There are two pivotal publications exploring the utility of low dose cytarabine (LDAC) and venetoclax in combination for acute myeloid leukaemia (AML) in patients not suitable for intensive induction chemotherapy.
Firstly, an international phase Ib/II study evaluating safety and preliminary efficacy of venetoclax with LDAC in older adults (≥60 years) with previously untreated AML and ineligible for intensive chemotherapy (n=82).r Patients were treated with venetoclax 600 mg daily (Day 1 to 28) and LDAC 20 mg/m2 (Day 1 to 10). The study included patients with prior treatment of myelodysplastic syndrome (MDS), including hypomethylating agents (HMA). Key endpoints were tolerability, safety, response rates, duration of response, and overall survival (OS). Median age was 74 (63 to 90 years), 49% had secondary AML, 29% had prior HMA, and baseline mutations in p53, FLT3, IDH1/2, and NPM1 were detected in 14%, 23%, 25%, and 13% of patients, respectively.
Secondly, an international phase III randomised, double-blind placebo-controlled trial for newly diagnosed patients with AML (age >18 years, median age 76 years) not suitable for intensive induction chemotherapy (VIALE-C).r In this study, 211 patients were randomised 2:1 to venetoclax 600 mg daily (D1-28) plus LDAC 20 mg/m2 (Day 1 to 10) or placebo plus LDAC. The primary endpoint was OS, with key secondary endpoints including, response rate, transfusion independence, and event-free survival (EFS). Similar to the phase Ib/II study, 38% had secondary AML, and 20% had received prior HMA treatment. Baseline mutations in p53, FLT3, IDH1/2, or NPM1 were detected in 15%, 14%, 16%, and 12% of patients respectively. Patients were stratified for analysis by baseline intermediate or poor cytogenetic risk, mutations in p53, IDH1/2, FLT3, or NPM1, and other key baseline prognostic factors.
In the phase Ib/II study, the complete remission (CR) plus complete remission with incomplete blood count recover (CRi) rate was 54% with median time to first CR/CRi 1.4 months (range, 0.8 to 14.9 months). Patients with de-novo AML (CR/CRi 71%), intermediate-risk cytogenetics (CR/CRi 63%) and without prior HMA exposure (CR/CRi 62%) had the highest rates of CR/CRi. For patients achieving CR/CRi after venetoclax plus LDAC, the median duration of remission was 8.1 months (95% CI, 5.3 to 14.9 months). The median OS for all patients was 10.1 months (95% CI, 5.7 to 14.2 months). Survival was better for patients achieving CR/CRi, and patients with no response had poor outcomes (Figure 1). Patients without prior HMA exposure had a longer median OS than patients previously treated with HMA (13.5 months vs 4.1 months). Patients with mutations in NPM1 or IDH1/2 had above average CR/CRi rates (89% and 72%, respectively), whereas those with p53 or FLT3 mutations had lower CR/CRi rates (30% and 44%), respectively.r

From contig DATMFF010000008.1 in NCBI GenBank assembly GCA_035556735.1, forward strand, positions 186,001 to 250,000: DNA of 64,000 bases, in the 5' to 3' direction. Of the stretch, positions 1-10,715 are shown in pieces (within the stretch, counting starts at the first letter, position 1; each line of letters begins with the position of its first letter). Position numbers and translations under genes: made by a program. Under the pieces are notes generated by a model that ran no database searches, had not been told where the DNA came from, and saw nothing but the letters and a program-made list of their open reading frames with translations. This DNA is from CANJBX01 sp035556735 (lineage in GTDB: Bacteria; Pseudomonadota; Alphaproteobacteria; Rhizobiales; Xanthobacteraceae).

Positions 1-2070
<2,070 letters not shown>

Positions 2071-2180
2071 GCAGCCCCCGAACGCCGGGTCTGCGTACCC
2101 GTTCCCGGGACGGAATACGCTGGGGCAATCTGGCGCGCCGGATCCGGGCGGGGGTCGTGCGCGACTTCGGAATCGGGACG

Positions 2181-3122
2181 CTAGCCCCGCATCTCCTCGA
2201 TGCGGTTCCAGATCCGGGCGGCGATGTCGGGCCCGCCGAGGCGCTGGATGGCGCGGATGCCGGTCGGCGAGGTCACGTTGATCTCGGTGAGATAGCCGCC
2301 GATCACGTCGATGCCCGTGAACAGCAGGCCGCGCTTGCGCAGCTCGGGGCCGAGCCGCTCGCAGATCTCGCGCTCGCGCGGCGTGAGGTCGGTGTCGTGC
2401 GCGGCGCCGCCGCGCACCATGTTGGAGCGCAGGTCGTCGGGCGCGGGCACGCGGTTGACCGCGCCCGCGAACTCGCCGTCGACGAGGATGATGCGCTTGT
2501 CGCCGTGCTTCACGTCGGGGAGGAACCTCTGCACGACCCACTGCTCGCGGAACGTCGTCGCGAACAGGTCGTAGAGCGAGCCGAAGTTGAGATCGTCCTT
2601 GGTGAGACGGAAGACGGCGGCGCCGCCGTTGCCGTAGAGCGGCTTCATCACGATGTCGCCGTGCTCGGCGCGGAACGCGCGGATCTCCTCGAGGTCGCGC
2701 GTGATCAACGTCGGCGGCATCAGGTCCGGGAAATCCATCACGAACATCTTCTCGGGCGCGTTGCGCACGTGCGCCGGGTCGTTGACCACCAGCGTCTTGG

Figure 1: Overall survival based on response in the phase Ib/II studyr
© Journal of Clinical Oncology 2019
In the phase III trial, pre-planned analysis at 12 months (Figure 2A) showed 40% (57 of 143) and 31% (21 of 68) of patients remained alive in the venetoclax and placebo arms, respectively. Median OS for patients treated with venetoclax plus LDAC was 7.2 months vs. 4.1 months for the placebo plus LDAC, with a hazard ratio (HR) (venetoclax vs. placebo) of 0.75 (95% CI, 0.52-1.07). Additional follow up at 18 months (Figure 2B) showed majority of patients passed the median OS in both arms (8.4 months for venetoclax plus LDAC vs 4.1 months for placebo plus LDAC). HR between venetoclax vs placebo treatment arms after this additional follow-up was 0.70 (95% CI, 0.50-0.99, p=0.04).r
Figure 2: Overall survival in the phase 3 trialr
© Blood 2020
Post-hoc analysis of variables revealed significant factors associated with response to venetoclax. CR/CRi and CR was achieved in 48% and 27% of patients receiving venetoclax, compared to 13% and 7% in the placebo arm. Responses in the venetoclax arm were faster, with higher remission rates accompanied by a longer median EFS (4.7 months vs. 2 months). Rates of transfusion independence were higher for venetoclax-treated patients compared to those receiving LDAC alone (37% vs. 16%). Patient subgroups with NPM1- (median OS not reached) and IDH1/2-mutant AML (median OS 19.4 months) demonstrated promising survival outcomes.r
The most common grade 3 or 4 adverse events (AEs) in the phase Ib/II study were haematological including febrile neutropenia (42%), thrombocytopenia (38%), neutropenia (27%), and anaemia (27%). The most common non-haematological AEs of any grade or cause were nausea (70%), diarrhoea (49%), hypokalaemia (48%), and fatigue (43%).r
The phase III trial demonstrated similar safety outcomes. Median dose intensity was similar in both arms and 99% of patients in both arms experienced 1 or more AE. The most frequent ≥ grade 3 AEs were febrile neutropenia, neutropenia, thrombocytopenia and anaemia. The most common non-haematological AEs of any grade were nausea, hypokalaemia, diarrhoea and constipation. Serious adverse events (SAE), of any grade, were reported in 66% (venetoclax arm) and 62% (placebo arm) of patients. There was a higher percentage of ≥ grade 3 bleeding AEs in the venetoclax arm, although the incidence of fatal bleeding was similar in both arms (1.4% vs. 1.5%). 8 patients (6%) in the venetoclax arm developed TLS (4 clinical, 4 laboratory) and 2 of these were SAEs related to TLS despite receiving TLS prophylaxis according to the protocol.r
Treatment emergent AEs by frequencyr
© Blood 2020